On Oct 16, 2008, value investor and Berkshire Hathaway Chairman Warren Buffett wrote an Op-Ed in the New York Times called “Buy American. I Am.”
This Op-Ed appeared in print on Oct 17, at the height of the financial crisis when stocks had plunged and were swinging wildly day to day.
In fact, on the day he wrote the Op-Ed, on Oct 16, the S&P 500 swung 4% from the low to the high in just that single day. It opened at 909, fell to 865, surged to 947 before closing at 946. The Dow had a similar volatile day, opening at 8577, trading as high as 9013 before closing at 8979. That’s a swing of 5%.
But amidst all the noise and the scary volatility, Mr. Buffett was urging calm.
“THE financial world is a mess, both in the United States and abroad. Its problems, moreover, have been leaking into the general economy, and the leaks are now turning into a gusher. In the near term, unemployment will rise, business activity will falter and headlines will continue to be scary.
So … I’ve been buying American stocks. This is my personal account I’m talking about, in which I previously owned nothing but United States government bonds. (This description leaves aside my Berkshire Hathaway holdings, which are all committed to philanthropy.) If prices keep looking attractive, my non-Berkshire net worth will soon be 100 percent in United States equities.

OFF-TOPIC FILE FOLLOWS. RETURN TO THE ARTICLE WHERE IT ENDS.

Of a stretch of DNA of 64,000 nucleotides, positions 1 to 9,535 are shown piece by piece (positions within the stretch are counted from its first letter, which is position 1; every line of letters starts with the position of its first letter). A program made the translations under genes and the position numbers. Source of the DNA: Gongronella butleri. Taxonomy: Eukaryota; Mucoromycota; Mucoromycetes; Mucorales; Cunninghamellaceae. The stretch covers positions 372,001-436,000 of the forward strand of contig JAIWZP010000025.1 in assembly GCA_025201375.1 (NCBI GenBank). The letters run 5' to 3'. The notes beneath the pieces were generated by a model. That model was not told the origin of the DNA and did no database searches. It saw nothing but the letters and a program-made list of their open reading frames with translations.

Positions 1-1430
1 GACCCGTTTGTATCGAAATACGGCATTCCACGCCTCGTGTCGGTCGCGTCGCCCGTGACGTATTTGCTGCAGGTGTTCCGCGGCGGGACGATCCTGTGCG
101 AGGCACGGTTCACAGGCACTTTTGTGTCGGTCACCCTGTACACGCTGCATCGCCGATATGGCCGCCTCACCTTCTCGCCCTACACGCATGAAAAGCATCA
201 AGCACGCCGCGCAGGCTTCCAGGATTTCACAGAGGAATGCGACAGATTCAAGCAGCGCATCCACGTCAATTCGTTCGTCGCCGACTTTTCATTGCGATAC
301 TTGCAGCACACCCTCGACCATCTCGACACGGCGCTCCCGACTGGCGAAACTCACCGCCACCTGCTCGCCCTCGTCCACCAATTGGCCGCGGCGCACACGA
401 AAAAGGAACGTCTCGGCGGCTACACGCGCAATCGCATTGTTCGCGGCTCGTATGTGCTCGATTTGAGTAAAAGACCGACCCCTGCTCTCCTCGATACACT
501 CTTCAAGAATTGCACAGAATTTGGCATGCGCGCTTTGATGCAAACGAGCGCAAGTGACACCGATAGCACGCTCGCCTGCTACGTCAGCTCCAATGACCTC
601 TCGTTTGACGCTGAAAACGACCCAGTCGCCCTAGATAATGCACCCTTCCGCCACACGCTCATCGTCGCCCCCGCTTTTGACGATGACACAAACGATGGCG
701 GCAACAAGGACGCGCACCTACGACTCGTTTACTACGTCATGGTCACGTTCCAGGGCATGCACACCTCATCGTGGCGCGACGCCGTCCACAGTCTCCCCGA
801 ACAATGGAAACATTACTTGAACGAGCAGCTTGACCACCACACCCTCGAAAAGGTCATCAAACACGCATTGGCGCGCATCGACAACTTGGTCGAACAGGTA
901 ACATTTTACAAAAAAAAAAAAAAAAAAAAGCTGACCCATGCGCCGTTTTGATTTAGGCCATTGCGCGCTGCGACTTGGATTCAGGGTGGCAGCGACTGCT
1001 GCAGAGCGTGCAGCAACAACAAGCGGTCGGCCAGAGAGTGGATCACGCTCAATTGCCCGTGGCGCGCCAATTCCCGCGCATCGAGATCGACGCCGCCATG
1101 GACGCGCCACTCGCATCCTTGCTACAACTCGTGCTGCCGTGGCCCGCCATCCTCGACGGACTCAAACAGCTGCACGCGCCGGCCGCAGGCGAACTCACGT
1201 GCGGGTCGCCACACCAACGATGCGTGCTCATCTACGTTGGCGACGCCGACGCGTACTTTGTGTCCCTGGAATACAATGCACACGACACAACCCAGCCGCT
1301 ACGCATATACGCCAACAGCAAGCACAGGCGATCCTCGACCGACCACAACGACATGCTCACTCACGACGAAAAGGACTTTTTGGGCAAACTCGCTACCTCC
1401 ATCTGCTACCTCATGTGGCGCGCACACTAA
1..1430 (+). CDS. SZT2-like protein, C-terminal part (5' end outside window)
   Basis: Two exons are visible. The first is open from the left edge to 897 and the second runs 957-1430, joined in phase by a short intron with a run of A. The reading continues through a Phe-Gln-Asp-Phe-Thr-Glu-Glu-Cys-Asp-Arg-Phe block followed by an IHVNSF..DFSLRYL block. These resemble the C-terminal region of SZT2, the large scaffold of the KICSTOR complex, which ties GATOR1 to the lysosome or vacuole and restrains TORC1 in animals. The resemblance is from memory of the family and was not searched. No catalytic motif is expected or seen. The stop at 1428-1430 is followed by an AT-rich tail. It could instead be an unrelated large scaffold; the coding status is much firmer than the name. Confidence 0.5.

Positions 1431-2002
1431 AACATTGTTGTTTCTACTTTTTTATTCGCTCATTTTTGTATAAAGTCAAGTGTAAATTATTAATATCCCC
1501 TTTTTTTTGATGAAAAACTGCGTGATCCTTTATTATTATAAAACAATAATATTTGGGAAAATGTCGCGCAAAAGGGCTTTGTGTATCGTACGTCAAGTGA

A simple rule dictates my buying: Be fearful when others are greedy, and be greedy when others are fearful. And most certainly, fear is now widespread, gripping even seasoned investors. To be sure, investors are right to be wary of highly leveraged entities or businesses in weak competitive positions. But fears regarding the long-term prosperity of the nation’s many sound companies make no sense. These businesses will indeed suffer earnings hiccups, as they always have. But most major companies will be setting new profit records 5, 10 and 20 years from now.
Let me be clear on one point: I can’t predict the short-term movements of the stock market. I haven’t the faintest idea as to whether stocks will be higher or lower a month – or a year – from now. What is likely, however, is that the market will move higher, perhaps substantially so, well before either sentiment or the economy turns up. So if you wait for the robins, spring will be over.”
Mr. Buffett was a little early with his buying. We now know the stock markets actually hit bottom around March 9, 2009.
However, from the market close on the date his Op-Ed appeared in print, Oct 17, 2008, to the close yesterday, Feb 12, 2013, if you had followed Mr. Buffett’s advice and bought the S&P 500 and the Dow, you would be up 61.6% in the S&P and 58.4% in the Dow.
Did you listen to Warren Buffett’s advice and buy stocks during the dark times of 2008 and 2009?
If not, what did the Great Recession teach you about your own risk tolerance?